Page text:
When the travel bug really bites

2016-12-06 16:30 - Anje Rautenbach
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When I was 5-years-old I went to the doctor with sore and swollen tonsils. I hated going to the doctor, and not just our house doctor - bless his soul - but any doctor for that matter.

Not even the lollipop after the visit could do anything for my toddler-brain; I threw tantrum upon tantrum, my parents had to be firm with me, told me the way the cookie crumbles and then later, as their last resort, they would bribe me with Smarties because in my mind Smarties possessed some magical powers.

With my achy-breaky-tonsils I entered the doctor’s room and with my hands on my hips I recited a little Afrikaans poem to the doctor:

“Dokter Marais het ‘n eier gelê,

"10 jaar terug onder ‘n brug

"met sy stink tone in die lug!”

Which, in a nutshell, translates to:

“Doctor Marais has laid an egg

"10 years ago under a bridge

"with his stink toes in the air!”

My poor mother turned red and the doctor went quiet for a while before he said that he’ll have a poem for me when I visited him again.

Folk remedies and smoke blowing

About a year later I visited him again and asked, hands on hips, where is my poem? He forgot and my mother, who turned red yet again, had to remind this man, word-for-word, what I said.

Other than my aversion to doctors, I was really a lovely kid, I promise.

I respect doctors and their clever brains, but to this day I would rather try folk remedies or absurd home treatments before seeing the doctor.

With a nasty ear infection a few years ago, I’d been advised that blowing smoke into the ear will help to alleviate the pain. Of course, I couldn’t bend my ear to my mouth so I called up a friend to help.  It didn’t alleviate anything. I went to the doctor the next day, got my antibiotics and got rightfully blamed for leading my friend astray because of the smoking.

'First-aid-shebang; anti-poo pills and useless painkillers'

My first aid kit when travelling usually consists of painkillers which have passed away about a decade ago according to their best-before-date and there is always a pack of Lomotils or Immodiums just case I get a hint of food poisoning.

And that’s my whole first-aid-shebang; anti-poo pills and useless painkillers.

In Indonesia, the travel bug once bit me to pieces with fevers and one uncontrollable cough; one local told me I should drink the water of a young coconut while another said ginger tea and honey. I tried both.

In Taiwan, I had throbbing headaches and a sore throat, and Chinese-twigs-and-leaves-medicine landed in my lap. In Nepal I got sick and, adamant not to cancel my trek, I took over-the-local-convenience-store-counter pills and someone’s word because I could not find a single English word on the package.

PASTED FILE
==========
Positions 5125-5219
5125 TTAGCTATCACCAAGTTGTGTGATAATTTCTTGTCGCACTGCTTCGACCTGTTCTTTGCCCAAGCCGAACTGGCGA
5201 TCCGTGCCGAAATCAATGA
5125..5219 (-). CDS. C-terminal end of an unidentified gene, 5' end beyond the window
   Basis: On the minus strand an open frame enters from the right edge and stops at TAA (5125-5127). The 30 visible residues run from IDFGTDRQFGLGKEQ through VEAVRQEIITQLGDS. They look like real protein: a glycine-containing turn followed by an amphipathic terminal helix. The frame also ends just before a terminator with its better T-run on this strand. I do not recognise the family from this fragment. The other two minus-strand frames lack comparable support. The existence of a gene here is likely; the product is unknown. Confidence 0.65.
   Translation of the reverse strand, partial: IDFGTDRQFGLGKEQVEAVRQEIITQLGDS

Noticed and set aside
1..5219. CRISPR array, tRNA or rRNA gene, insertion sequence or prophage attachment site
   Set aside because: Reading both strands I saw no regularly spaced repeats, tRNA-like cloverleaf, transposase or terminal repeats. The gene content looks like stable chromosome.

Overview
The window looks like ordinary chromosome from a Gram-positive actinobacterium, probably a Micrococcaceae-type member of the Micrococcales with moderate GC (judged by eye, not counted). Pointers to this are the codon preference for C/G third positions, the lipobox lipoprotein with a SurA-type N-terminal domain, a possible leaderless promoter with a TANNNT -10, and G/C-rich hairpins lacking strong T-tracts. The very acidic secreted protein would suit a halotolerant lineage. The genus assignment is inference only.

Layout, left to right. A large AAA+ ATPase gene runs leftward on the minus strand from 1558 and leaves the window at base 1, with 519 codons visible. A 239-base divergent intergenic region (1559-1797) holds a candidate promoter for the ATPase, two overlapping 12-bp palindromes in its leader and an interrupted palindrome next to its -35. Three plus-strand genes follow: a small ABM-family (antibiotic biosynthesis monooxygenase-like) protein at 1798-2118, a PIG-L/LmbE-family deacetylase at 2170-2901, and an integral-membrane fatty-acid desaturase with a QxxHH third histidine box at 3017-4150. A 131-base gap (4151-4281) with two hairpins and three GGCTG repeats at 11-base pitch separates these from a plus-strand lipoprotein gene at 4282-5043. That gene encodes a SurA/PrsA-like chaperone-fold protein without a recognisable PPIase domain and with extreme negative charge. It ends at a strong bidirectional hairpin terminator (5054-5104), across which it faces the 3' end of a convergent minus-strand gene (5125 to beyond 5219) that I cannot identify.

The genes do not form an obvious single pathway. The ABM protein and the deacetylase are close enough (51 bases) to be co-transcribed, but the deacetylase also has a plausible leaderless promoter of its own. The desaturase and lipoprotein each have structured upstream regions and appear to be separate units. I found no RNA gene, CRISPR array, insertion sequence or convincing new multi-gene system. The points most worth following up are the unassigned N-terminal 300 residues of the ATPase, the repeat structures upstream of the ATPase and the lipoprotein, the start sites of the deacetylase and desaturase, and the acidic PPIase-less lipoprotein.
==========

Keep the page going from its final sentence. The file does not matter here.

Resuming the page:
'Seven stiches are my medical claim to fame'

I’m generally a healthy and accident-free person with all my bones still in place, my insides intact, wisdom teeth and tonsils still doing their thing and I’ve never spent a night in a hospital since my birth.  Seven stitches on my finger because a glass broke while I did the dishes is my medical claim to fame.

I wait for things to go away or to get better before I would even consider going to the doctor but sometimes, like with sore and swollen tonsils, there is no avoiding a visit the doctor and some good drugs are in order.

Going to a doctor in a foreign country where English is not widely spoken can be an exhausting, daunting task, definitely not something you’re up for when you’re sick.

'Googling basically told me I was going to die'

After too much Googling (which basically told me I’m going to die) I opted for a University hospital in South Korea instead of going to a smaller place, to get my tonsils sorted.

The biggest problem of going to the doctor in Korea is not your illness, but rather the illness the Korean doctors think you have because the perceived illness stems from their tendency to stereotype Westerners’ germs and they easily throw words around like AIDS or syphilis.

Upon arrival the nurse took my temperature and there, on her desk I saw a laminated pamphlet with a series of pictures – Korean writing on the one side and the English translation on the other side.

She looked at the pamphlet and asked, “Do you have a fever?”

I pointed to the thing she just put in my ear.

With a giggle she moved on to the next question.

'Do we speak charades'

The doctor, an ENT specialist, opened his door and asked, “French?”.

The sliver of hope I had disappeared as I shook my head profusely when I said “no, English”.

I thought: I don’t speak French, he doesn’t speak English, do we speak charades?

The charades started; he looked at my throat, threw the ice cream stick in the bin and went back to his desk.

That’s it then? So I guess the stethoscope is not applicable?

“Common cold”, he said and wrote out a prescription.

I’m not a doctor, but I know it was not a cold and I know there was nothing common about it.

I tried to charade my symptoms again and pointed to my throat, my pounding heart and my head, but alas, he handed me the prescription and got up to open the door; what a gentleman, what a good ENT specialist.

I got my pills, got in a taxi and went home.

And as the razor blades continued to massacre my throat, all I wished for was the biggest box of Smarties to magically appear somewhere – anywhere - in South Korea. 

Anje Rautenbach is the writer behind the blog Going Somewhere Slowly, find her Facebook,Twitter  or on Instagram

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